Presentation on theme: "Wayside Detection The Detroit Edison Experience Dennis J. Buda Detroit Edison Railroad Engineering Program University of Illinois Urbana-Champaign, ILL."— Presentation transcript:
Wayside Detection The Detroit Edison Experience Dennis J. Buda Detroit Edison Railroad Engineering Program University of Illinois Urbana-Champaign, ILL December 2006
Discussion Topics The Detroit Edison Strategy WILD Issues Financial Issues Conclusions and Recommendations
Introduction 36 Wheels Heavy Haul High Mileage Service Comparison of DTE and AAR CRB Data 2002 and 2003 Data - CRB Limitations DTE - Michigan Publicly Traded Utility 2.1 Million Customers - $17.0 Billion Assets 7,000 Aluminum Rotary Railcars Average Car Mileage 100,000/Year Fuel Source from PRB and Appalachian Mines
Wheel Failures and WM Codes WM 66, Flange Cracked or Broken WM 68, Cracked Rim WM 71, Shattered Rim WM 72, Spread Rim WM 83, Cracked Plate WM 75, Shelling, Spalling, Thermal-Mechanical WM 65 and 67, Out of Round (WILD or Gage) WM 76, Built-Up Tread WM 78, Slid Flat
Recent AAR Rule Changes WM 65 Wheel Impact Load Detector Removal at Impact Greater Than 90 Kips 97% of the Benefit Falls to Class I RRs Rim Thickness Credit – Removed Window of Opportunity - Stress State
DTE vs. CRB Comparison Why Made Codes 66, 72, 74, 83 2002 - DTE = 0, AAR CRB = 4,197 total 2003 - DTE = 0, AAR CRB = 4,841 total DTE = 1 shattered rim in 2002, 0 in 2003 AAR CRB = 174 in 2002, 143 in 2003 Chi-square was then used to determine if there is a statistically significant difference for various Why Made Codes…..
Chi-square Comparisons There is a statistically significant difference in wheel removal performance for DTE vs. AAR CRB - DTE has fewer than expected removals for the following Why Made Codes: 65, 67, 75, 76, 78, 68 + 71 This is true despite heavy haul, high mileage coal train operations….
The Detroit Edison Strategy The Theory The WILD Program 50+ Kip Maintenance Strategy
The Theory T he private car owner can effectively manage the life and performance of heavy haul-high mileage wheel sets, by developing a proactive maintenance strategy based upon way-side detection methodologies in combination with Class I Railroads, private railcar maintenance providers, and railway suppliers.
The WILD Program Data Purchased from TTCI By Train By Railcar By Wheel Location By Graph Proactive Maintenance Strategy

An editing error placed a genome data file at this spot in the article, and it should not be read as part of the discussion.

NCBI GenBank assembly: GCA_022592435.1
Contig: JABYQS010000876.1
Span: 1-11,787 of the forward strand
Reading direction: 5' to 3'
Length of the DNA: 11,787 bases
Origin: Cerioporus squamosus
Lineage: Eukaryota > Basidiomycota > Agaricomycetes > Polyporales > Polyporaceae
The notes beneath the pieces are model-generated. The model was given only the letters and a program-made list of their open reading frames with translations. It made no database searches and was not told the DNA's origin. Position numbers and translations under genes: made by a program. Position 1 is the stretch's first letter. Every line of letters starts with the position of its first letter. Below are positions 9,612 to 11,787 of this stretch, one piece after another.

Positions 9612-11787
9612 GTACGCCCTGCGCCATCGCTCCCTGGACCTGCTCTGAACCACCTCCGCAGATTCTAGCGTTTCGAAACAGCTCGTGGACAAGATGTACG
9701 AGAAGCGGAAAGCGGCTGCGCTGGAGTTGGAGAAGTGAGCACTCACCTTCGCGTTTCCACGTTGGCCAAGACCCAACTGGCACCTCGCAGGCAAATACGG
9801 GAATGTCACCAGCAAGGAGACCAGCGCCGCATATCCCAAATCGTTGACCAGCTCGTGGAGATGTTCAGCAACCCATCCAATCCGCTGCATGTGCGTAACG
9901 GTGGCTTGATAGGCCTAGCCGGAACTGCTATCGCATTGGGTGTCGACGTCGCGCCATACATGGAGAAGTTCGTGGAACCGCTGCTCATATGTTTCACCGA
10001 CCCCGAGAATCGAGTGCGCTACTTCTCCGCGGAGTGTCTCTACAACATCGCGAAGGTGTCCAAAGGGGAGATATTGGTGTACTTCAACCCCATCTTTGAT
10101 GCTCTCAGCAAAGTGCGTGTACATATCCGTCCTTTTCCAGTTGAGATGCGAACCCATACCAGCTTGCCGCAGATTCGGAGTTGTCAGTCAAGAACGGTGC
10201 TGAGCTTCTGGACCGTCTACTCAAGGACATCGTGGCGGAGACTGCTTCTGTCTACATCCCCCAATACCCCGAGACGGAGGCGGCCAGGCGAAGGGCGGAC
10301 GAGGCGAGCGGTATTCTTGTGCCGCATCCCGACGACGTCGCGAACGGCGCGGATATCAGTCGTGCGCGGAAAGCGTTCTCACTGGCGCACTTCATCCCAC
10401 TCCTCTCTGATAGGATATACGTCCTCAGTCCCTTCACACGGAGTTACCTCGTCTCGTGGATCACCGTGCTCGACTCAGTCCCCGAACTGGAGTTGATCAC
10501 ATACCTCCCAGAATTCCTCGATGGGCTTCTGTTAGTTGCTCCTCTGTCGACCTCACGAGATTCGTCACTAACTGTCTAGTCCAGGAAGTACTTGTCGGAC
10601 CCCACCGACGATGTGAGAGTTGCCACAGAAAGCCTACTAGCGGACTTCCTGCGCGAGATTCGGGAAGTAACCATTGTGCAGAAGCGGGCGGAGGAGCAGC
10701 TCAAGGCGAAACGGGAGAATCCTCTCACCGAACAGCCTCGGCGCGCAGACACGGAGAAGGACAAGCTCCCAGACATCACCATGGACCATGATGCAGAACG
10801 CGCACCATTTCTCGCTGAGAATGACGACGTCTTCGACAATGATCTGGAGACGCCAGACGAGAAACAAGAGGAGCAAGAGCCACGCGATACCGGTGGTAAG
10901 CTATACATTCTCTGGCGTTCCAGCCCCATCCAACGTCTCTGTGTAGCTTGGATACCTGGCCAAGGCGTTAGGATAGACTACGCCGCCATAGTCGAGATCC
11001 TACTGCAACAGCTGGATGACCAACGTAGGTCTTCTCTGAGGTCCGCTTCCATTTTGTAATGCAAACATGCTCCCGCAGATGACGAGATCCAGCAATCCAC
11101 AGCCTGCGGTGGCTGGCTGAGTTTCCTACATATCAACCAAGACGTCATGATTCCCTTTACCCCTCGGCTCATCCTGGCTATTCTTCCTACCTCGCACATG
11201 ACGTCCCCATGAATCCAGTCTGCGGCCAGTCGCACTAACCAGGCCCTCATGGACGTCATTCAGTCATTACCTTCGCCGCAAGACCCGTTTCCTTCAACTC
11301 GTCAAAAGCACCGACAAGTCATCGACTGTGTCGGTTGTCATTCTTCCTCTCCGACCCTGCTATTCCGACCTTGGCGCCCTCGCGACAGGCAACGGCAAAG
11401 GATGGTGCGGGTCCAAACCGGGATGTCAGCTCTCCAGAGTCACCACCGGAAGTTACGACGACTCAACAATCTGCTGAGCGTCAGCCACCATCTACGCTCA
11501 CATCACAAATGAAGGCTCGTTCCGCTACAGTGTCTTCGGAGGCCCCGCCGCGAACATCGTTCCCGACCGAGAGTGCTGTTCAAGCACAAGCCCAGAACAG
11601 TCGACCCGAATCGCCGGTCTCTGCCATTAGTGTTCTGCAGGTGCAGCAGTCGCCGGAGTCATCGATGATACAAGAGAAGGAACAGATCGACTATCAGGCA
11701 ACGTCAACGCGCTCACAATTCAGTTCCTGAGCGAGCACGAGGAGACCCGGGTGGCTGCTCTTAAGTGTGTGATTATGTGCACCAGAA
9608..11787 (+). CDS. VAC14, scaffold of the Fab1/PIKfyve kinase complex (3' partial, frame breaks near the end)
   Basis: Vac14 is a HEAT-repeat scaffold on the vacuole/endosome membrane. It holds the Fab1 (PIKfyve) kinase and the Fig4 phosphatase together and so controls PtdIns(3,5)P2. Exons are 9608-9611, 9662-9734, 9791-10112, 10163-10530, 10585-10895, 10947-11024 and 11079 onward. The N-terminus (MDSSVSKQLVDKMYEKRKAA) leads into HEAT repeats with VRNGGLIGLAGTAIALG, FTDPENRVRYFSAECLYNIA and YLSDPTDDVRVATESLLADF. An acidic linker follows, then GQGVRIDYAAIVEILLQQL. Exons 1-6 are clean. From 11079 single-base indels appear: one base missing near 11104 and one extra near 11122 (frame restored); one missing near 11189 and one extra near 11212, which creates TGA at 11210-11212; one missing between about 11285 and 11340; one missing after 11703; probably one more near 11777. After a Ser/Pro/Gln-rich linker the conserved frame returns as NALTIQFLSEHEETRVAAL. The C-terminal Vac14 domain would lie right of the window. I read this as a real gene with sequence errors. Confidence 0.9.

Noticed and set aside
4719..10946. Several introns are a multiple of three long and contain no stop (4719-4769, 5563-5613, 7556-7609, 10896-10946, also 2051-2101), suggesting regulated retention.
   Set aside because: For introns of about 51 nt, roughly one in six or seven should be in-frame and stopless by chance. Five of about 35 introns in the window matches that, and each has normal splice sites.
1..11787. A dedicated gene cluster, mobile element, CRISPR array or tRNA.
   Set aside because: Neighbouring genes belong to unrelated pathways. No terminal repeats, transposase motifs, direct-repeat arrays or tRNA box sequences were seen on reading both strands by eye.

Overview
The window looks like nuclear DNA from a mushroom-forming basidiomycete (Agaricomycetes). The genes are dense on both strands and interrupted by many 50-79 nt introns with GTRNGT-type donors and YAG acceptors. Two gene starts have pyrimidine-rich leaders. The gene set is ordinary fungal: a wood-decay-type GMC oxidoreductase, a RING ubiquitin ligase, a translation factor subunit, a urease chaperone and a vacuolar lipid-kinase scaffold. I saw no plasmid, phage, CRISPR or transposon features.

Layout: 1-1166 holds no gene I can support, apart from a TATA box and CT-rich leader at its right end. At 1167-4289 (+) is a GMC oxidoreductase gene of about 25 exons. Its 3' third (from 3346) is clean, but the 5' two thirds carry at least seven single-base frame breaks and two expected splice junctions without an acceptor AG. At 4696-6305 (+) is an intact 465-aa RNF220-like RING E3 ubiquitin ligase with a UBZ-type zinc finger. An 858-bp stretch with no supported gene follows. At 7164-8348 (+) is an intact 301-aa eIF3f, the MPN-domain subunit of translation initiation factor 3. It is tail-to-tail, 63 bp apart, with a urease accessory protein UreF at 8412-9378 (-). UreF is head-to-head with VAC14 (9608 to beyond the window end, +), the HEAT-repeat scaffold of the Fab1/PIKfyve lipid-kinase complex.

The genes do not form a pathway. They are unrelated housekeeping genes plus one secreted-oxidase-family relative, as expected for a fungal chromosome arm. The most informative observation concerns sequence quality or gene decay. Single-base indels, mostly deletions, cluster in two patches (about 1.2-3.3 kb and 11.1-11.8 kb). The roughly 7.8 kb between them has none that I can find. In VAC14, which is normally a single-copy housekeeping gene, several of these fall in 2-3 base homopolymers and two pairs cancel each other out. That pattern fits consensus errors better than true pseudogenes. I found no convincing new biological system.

Targeted Considerations Rail Maintenance Management Forum Continue Investigative Wheel Failure Analysis Equipment Health Monitoring TAG Component Performance Within AAR Rulings Railcar Capacity and Loading Criteria Break Even Point: Railroad vs. Private Shop WILD Site and Software Performance The PUR Owner Requires a Rule Making Vote
DTE Wheel Removals With Brake System Repairs DTE wheel changes that also had a brake system repair within previous year Data for 1/03 to 7/04, Job Codes Analyzed 21,035 wheel changes - 1,738 also w/brake repair Air hose (1,182) Emergency portion (380) Service portion (125) Hand brake related (51)
Wheel Removals With Brake System Repairs By Why Made Code (Data 1/03-7/04)
Wheel Removals With Brake System Repairs By Why Made Code - 75, 65, 78, 67 (1/03-7/04)
2003 Removals with Brake Repairs Chi-Square Analysis 2003 - DTE 21,035 removals - 1,185 also with air brake system repair within previous year WM 75 - 1,156 removals - 295 w/brake repair WM 65 - 906 removals - 271 w/brake repair WM 78 - 94 removals - 30 w/brake repair Compared WM 65, 75, 78 with brake repairs to all 2003 DTE removals with brake repairs - statistically significant difference - Worse
WILD Issues WILD Calibration: Frequency & Uniformity Effects of Train Speed Effects of Track Structure & Sub-grade Effects of Concrete Ties WILD Reading Variation Etc.
Conclusions DTE Wheel Removals Better vs. AAR CRB for WM 65, 67, 75, 76, 78 Also Better Failure Performance Than AAR CRB Wayside Detectors are Useful Tools Variation is a Concern DTE 50+ Kip Strategy Lengthens Wheel Life Brake System Repairs Linked to Wheel Life WM 65, 67, 75 Appear to be Affected
Financial Impact WM 65, 67 and WM 75 Wheel Changes 2002, 2003 and 2004 2002 65-0 67-490 75-1,279 Total - 1,769 2003 65-938 67-80 75-1,179 Total - 2,179 2004 65-973 67-19 75-1,013 Total - 2,005 AAR Labor Rates per wheel switch $1,000.00 Total Cost 2002 - $1,769,000 Total Cost 2003 - $2,179,000 Total Cost 2004 - $2,005,000
Financial Impact Train days lost equals number of wheels pulled. One train cycle equals seven days (52 cycles per train per year Total number of cycles lost 2002 - 253 (5 sets) 2003 – 311 (6 sets) 2004 – 286 (5.5 sets) At current lease rates ($500 pcpm), cost to Detroit Edison is approximately $3,600,000.00
Summary The 50+ Kip Strategy Extends Wheel Life. WM65 Exhibits Shortest Life Span. Whats the contribution of variation by the measuring system? - What are the variation contributions from the Repeatability & Reproducibility tests of the measuring devices?
Recommendations Root Cause of Wheel Defects WM 65 & WM 75 Computerized SCAT at All Repair Tracks Rail Maintenance Management Forum WILD Calibration Should be Standardized and Meet AAR M-1003 Quality System Improved Efforts to Share Costs and Benefits Within the Railroad Industry Private Railcar Owner - Voting AAR Member
The Final Thought O ur greatest challenge as an industry is to get the departments responsible for the vehicle performance and the track maintenance to work together and define a wheel rail interaction strategy to obtain synergy between the vehicles, track and the long term profitability of the heavy haul operation. Source: International Heavy Haul Association (2001)